The Philosophy of the Commentators, 200-600 AD: Physics

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Cornell University Press, 2005 - Philosophy - 401 pages
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This is the first work to draw on the four hundred years of transition from ancient Greek philosophy to the medieval philosophy of Islam and the West. During this period, philosophy was often written in the form of commentaries on the works of Plato and Aristotle. Many ideas wrongly credited to the Middle Ages derive from these centuries, such as that of impetus in dynamics and intentional objects in philosophy of mind. The later Neoplatonist commentators fought a losing battle with Christianity, but inadvertently made Aristotle acceptable to Christians by ascribing to him belief in a Creator God and human immortality. The commentators provide a panorama of up to a thousand years of Greek philosophy, much of which would otherwise be lost. They also serve as the missing link essential for understanding the subsequent history of Western philosophy.

The second volume of The Philosophy of the Commentators, 200–600 AD, A Sourcebook, deals with physics. The physics of the commentators was innovative: the Neoplatonists thought that the world of space and time was causally ordered by a nonspatial, nontemporal world, and this view required original thinking. Of the sixth-century Neoplatonists, Simplicius considered his teacher's ideas on space and time to be unprecedented, and Philoponus revised Aristotelianism to produce a new physics built around the Christian belief in God's Creation of the world. The thinkers of the Middle Ages borrowed from Philoponus and other commentators the proofs of a finite past, the idea of degrees of latitude in change and mixture, and in dynamics the idea of impetus and the defense of motion in a vacuum. All sources appear in English translation and are carefully linked and cross-referenced by editorial comment and explanation. Bibliographies are provided throughout.

 

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User Review  - thcson - LibraryThing

The final volume of this series was hardest for me to read through. The commentaries on Aristotle's categories, universals and particulars are frankly quite difficult to read in english because the ... Read full review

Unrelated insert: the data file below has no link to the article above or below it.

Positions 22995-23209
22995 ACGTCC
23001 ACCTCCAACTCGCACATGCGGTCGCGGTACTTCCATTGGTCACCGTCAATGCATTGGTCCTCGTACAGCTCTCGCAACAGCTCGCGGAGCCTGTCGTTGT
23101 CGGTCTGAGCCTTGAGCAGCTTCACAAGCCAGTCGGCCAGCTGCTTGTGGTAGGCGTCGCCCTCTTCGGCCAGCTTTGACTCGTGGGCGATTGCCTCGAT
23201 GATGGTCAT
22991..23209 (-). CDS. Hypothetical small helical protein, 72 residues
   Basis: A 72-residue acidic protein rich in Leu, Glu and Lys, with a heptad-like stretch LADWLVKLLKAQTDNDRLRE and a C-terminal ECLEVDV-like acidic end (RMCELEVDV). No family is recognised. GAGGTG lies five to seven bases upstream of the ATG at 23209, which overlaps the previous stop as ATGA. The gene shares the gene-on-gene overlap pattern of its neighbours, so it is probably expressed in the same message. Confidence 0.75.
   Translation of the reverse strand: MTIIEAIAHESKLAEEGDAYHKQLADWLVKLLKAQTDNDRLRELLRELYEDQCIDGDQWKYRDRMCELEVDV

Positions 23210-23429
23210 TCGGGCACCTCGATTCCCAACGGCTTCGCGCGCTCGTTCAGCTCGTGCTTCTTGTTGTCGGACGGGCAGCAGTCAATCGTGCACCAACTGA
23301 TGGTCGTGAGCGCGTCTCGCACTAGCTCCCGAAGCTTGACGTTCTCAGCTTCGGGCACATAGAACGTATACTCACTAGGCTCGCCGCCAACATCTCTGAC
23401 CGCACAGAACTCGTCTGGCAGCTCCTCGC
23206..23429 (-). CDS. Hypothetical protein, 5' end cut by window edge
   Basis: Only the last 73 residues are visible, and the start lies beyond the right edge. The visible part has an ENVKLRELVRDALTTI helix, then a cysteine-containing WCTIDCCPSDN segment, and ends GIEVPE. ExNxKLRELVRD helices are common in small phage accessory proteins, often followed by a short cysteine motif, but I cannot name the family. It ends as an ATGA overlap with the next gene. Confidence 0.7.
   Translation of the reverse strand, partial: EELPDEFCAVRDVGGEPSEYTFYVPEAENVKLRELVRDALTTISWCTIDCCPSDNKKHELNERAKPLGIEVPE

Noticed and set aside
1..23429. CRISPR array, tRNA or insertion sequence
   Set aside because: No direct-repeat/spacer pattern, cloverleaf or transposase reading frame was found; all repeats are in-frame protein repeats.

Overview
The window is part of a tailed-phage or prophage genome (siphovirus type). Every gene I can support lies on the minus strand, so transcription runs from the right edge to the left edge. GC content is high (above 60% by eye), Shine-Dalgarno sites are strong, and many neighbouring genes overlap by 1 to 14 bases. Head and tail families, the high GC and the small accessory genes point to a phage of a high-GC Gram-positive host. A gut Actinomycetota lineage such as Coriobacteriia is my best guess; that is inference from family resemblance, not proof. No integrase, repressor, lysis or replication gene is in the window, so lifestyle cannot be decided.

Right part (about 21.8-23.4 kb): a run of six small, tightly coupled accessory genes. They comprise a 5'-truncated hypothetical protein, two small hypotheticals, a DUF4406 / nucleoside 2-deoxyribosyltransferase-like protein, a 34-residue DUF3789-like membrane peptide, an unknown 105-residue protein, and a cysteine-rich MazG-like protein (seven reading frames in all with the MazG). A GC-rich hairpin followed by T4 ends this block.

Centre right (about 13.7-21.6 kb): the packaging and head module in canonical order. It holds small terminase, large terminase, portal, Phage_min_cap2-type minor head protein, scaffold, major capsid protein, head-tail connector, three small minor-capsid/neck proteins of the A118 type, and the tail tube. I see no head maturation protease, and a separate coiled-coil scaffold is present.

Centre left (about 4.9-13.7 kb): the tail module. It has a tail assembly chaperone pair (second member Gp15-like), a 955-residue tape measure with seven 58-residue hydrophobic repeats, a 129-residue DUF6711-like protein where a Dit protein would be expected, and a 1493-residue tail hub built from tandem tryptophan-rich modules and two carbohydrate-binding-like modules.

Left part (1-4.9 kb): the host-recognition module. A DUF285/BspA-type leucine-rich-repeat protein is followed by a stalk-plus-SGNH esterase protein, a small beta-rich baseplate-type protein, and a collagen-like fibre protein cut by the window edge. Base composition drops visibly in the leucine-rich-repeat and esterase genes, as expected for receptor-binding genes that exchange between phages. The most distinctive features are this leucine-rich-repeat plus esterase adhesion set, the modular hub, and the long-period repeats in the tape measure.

LibraryThing Review

User Review  - thcson - LibraryThing

Like the first volume of this series, this book is an easily accessible compilation of excerpts from neoplatonic and aristotelian writings. I say easily accessible because the writings are grouped by ... Read full review

Contents

Introduction
1
Nature
33
le Relation of nature to providence and to fate
54
Change
61
Divine Knowledge and Power
69
3b Divine power limitations
78
Providence and Evil
79
4f Is matter evil?
105
place actively holds bodies together
237
13h Simplicius
243
Infinite Space
244
Vacuum
251
17f Is space matter according to Plato?
259
Body
269
19b Light corporeal or incorporeal?
275
19e Light not like the activity of colour
288

5e Possibility
120
5k Relation between fate and providence
133
6g Agent and patient have a single action located in the patient
148
Bodies as Bundles of Gods Ideas
158
8e What is Platos demiurgic creator?
170
9b Why not sooner? argument against the universe beginning
180
Infinity and Infinite Divisibility
189
10f Infinite speed in absence of resistance in a vacuum
193
11e Paradoxes about the unreality of time and answers
206
11f Does time require change?
215
Eternity
221
no place of the cosmos or
231
Mixture
290
20e Bodies in the same place in Neoplatonism
306
20h Growth differs from mixture
315
Dynamics
327
22e Celestial motion
337
22f Impetus theory
348
The Heavens
357
23b Heavens matterless?
367
Scientific Astronomy
375
The Ancient Commentators on Aristotle translation series
383
Main Thinkers Represented in the Sourcebook
389
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